Sources

  1. Friedberg, L. (1998). Did unilateral divorce raise divorce rates? Evidence from panel data. American Economic Review, (88) 3, 608-627 Retrieved May 20, 2022, from https://www.nber.org/papers/w6398
  2. Sales, B. D., Beck, C. J., & Haan, R. K. (1992). Is self-representation a reasonable alternative to attorney representation in divorce cases. Louis ULJ, 37, 553. Retrieved May 30, 2022, from https://heinonline.org/HOL/LandingPage?handle=hein.journals/stlulj37&div=33&id=&page
  3. Yegge, R. B. (1994). Divorce Litigants Without Lawyers. Family Law Quarterly, 28(3), 407–419. http://www.jstor.org/stable/25739993
  4. Ratner, J. R. (2010). Creditor and debtor windfalls from divorce. Est. Plan. & Cmty. Prop. LJ, 3, 211. Retrieved May 30, 2022, from https://heinonline.org/HOL/LandingPage?handle=hein.journals/epcplj3&div=16&id=&page
  5. Patton, M. (2005). Quasi-Community Property in Arizona: Why Just at Divorce and Not Death. Ariz. L. Rev., 47, 167. Retrieved May 30, 2022, from https://heinonline.org/HOL/LandingPage?handle=hein.journals/arz47&div=12&id=&page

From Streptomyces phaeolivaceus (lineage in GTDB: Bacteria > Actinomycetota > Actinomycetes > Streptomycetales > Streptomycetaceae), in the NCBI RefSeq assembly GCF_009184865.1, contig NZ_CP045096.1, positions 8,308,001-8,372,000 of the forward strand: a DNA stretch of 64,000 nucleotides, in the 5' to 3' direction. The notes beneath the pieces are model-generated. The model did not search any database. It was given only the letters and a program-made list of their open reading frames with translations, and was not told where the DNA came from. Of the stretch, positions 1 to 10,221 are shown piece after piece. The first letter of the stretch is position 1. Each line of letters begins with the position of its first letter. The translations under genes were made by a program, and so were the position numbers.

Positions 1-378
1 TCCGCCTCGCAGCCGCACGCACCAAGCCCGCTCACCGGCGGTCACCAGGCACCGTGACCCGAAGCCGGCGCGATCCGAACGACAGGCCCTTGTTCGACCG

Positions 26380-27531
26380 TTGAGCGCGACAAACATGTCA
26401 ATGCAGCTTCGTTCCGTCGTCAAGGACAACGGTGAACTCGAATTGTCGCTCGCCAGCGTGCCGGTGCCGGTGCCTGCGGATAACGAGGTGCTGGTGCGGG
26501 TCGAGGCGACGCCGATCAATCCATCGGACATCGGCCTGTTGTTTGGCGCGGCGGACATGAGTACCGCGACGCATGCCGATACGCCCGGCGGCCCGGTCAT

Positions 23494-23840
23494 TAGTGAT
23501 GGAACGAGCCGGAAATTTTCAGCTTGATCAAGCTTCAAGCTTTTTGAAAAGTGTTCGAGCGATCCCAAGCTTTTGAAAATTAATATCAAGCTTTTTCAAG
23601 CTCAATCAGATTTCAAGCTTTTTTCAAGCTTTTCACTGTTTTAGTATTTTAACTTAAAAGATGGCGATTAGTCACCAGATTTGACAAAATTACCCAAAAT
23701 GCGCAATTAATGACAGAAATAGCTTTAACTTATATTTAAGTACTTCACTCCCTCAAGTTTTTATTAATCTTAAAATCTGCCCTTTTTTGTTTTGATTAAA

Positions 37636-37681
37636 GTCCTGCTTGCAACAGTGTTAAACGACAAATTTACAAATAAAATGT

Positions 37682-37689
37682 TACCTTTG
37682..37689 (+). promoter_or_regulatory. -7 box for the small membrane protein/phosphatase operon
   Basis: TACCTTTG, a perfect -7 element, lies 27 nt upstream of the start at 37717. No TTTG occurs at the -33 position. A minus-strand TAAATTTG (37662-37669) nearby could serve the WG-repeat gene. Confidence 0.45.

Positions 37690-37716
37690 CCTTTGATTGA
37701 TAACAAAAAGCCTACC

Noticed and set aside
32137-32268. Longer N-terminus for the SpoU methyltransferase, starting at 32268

Tips for Protecting Children From Conflict During Divorce in AZ

Tips for Protecting Children From Conflict During Divorce in AZ

It’s no secret that divorce can be a difficult time for children. From feeling caught in the middle of their parents’ arguments to dealing with the stress and anxiety of change, kids often struggle when their parents split up. However, parents can do things to help make the transition easier for their kids while they deal with their own emotions. By working together to keep conflict to a minimum, communicating openly with their children, and seeking outside support when needed, divorcing parents can help their kids adjust to this new chapter in their lives.